For some years now, the "sexy" part of the outsourcing industry has been very much business process outsourcing (BPO), covering such diverse areas as HR, finance and accounts, logistics, back office administration and even legal services.
In contrast, IT outsourcing has been increasingly seen as more of a commodity service, and as such is more mature and probably better understood as a result.
However, the reality is that just as businesses began to fully appreciate how much they were dependent upon their IT systems once they had been outsourced, so it is clear that the majority of BPO services are similarly dependent upon the IT systems which deliver them. What then are the implications of this for a typical BPO contract?
Establishing the service levels
A frequent challenge in BPO deals, is working out what kind of contractual service levels should be set. Unlike IT outsourcing deals (where internal departments will frequently have been measuring their performance in terms of such things as fix times and levels of availability, for some time, as part and parcel of good practice), customers can sometimes struggle to find metrics which are genuinely reflective of the "quality" of the BPO services, or to provide details of what the relevant levels of performance were before the BPO contract was signed.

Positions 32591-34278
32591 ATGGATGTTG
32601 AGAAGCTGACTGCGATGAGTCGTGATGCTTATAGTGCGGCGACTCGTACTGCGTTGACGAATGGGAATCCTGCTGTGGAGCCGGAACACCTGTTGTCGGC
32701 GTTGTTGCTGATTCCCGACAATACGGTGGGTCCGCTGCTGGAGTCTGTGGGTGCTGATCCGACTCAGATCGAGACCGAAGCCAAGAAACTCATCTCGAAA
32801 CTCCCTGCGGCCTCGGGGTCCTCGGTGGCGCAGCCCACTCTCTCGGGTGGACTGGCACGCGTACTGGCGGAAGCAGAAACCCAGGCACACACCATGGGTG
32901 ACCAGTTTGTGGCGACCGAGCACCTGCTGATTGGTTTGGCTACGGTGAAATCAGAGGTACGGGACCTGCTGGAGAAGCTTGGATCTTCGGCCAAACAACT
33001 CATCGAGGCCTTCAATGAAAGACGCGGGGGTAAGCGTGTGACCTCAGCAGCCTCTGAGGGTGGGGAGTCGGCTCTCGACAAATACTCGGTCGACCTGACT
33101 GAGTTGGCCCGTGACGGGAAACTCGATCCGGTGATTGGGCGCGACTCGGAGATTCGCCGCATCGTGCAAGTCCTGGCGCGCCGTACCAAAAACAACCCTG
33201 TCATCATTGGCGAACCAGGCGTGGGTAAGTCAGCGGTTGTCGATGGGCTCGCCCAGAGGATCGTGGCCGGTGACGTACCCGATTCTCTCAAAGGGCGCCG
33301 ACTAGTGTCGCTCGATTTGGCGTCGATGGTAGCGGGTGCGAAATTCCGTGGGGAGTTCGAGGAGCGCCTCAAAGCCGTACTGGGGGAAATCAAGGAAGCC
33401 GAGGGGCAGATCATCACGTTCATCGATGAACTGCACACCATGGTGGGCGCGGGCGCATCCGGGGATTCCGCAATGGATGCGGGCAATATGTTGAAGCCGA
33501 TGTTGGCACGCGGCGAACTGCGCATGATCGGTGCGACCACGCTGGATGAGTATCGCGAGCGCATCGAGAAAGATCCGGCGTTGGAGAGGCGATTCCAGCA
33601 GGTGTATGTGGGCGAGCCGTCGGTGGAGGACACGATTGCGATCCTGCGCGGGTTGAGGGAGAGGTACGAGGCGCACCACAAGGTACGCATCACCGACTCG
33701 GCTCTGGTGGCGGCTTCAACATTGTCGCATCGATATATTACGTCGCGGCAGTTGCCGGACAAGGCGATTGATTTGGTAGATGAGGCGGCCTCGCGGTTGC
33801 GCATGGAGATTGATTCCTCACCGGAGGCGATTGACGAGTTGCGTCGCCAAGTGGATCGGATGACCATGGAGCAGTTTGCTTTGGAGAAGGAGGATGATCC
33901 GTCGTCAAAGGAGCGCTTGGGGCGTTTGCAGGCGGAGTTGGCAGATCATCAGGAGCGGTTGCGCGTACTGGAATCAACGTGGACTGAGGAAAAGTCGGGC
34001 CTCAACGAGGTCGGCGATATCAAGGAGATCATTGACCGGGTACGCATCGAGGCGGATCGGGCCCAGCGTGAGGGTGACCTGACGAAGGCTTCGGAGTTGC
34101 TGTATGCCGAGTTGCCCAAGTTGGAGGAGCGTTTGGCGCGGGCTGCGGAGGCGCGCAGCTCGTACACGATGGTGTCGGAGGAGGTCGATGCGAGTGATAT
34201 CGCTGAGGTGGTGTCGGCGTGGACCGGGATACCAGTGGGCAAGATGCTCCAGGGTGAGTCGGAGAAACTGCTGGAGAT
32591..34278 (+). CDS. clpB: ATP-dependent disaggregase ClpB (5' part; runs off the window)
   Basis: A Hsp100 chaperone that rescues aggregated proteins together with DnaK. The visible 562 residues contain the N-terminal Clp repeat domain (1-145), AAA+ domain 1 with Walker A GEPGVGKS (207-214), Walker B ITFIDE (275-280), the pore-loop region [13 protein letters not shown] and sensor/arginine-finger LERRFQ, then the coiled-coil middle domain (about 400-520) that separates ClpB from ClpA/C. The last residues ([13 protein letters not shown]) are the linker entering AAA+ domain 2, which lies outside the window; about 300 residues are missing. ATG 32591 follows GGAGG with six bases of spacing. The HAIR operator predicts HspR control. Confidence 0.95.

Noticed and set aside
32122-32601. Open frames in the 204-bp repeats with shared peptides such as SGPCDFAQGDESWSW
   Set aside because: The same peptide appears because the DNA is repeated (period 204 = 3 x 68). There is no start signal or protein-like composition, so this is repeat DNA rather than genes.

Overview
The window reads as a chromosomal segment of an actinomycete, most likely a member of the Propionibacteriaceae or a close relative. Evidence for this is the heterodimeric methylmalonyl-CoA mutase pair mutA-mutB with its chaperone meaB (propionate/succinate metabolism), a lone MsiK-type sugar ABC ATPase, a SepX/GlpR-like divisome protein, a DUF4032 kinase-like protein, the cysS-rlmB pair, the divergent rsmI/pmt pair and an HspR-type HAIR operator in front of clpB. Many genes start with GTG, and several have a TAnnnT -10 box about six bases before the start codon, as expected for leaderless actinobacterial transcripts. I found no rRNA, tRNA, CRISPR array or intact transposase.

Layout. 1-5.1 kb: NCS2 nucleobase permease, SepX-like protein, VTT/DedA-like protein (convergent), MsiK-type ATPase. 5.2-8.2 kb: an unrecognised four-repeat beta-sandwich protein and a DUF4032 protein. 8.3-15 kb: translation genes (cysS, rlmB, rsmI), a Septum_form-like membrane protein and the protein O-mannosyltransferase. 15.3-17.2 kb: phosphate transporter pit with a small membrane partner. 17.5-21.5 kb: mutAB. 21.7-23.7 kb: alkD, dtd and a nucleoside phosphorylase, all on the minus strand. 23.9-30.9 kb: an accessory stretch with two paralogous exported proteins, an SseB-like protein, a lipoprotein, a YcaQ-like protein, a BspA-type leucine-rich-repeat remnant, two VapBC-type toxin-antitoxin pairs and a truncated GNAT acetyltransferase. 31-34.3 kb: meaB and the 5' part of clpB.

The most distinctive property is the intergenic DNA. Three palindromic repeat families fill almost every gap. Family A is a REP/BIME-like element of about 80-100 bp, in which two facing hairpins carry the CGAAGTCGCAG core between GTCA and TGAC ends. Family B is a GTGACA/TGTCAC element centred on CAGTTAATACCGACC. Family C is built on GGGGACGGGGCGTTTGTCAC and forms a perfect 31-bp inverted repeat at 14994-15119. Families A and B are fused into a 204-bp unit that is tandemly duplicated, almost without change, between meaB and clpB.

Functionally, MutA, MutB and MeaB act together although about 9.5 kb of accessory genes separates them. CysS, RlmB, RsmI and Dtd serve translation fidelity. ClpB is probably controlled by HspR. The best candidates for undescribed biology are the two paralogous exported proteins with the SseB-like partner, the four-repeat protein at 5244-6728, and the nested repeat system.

However, it will frequently be the case that many of the types of service levels commonly seen in IT outsourcing deals (eg availability of particular applications/systems, times to resolve particular problems or to provide workarounds for them) will still appear, if only because the delivery of the relevant BPO services is dependant upon the integrity of the underlying IT systems and networks.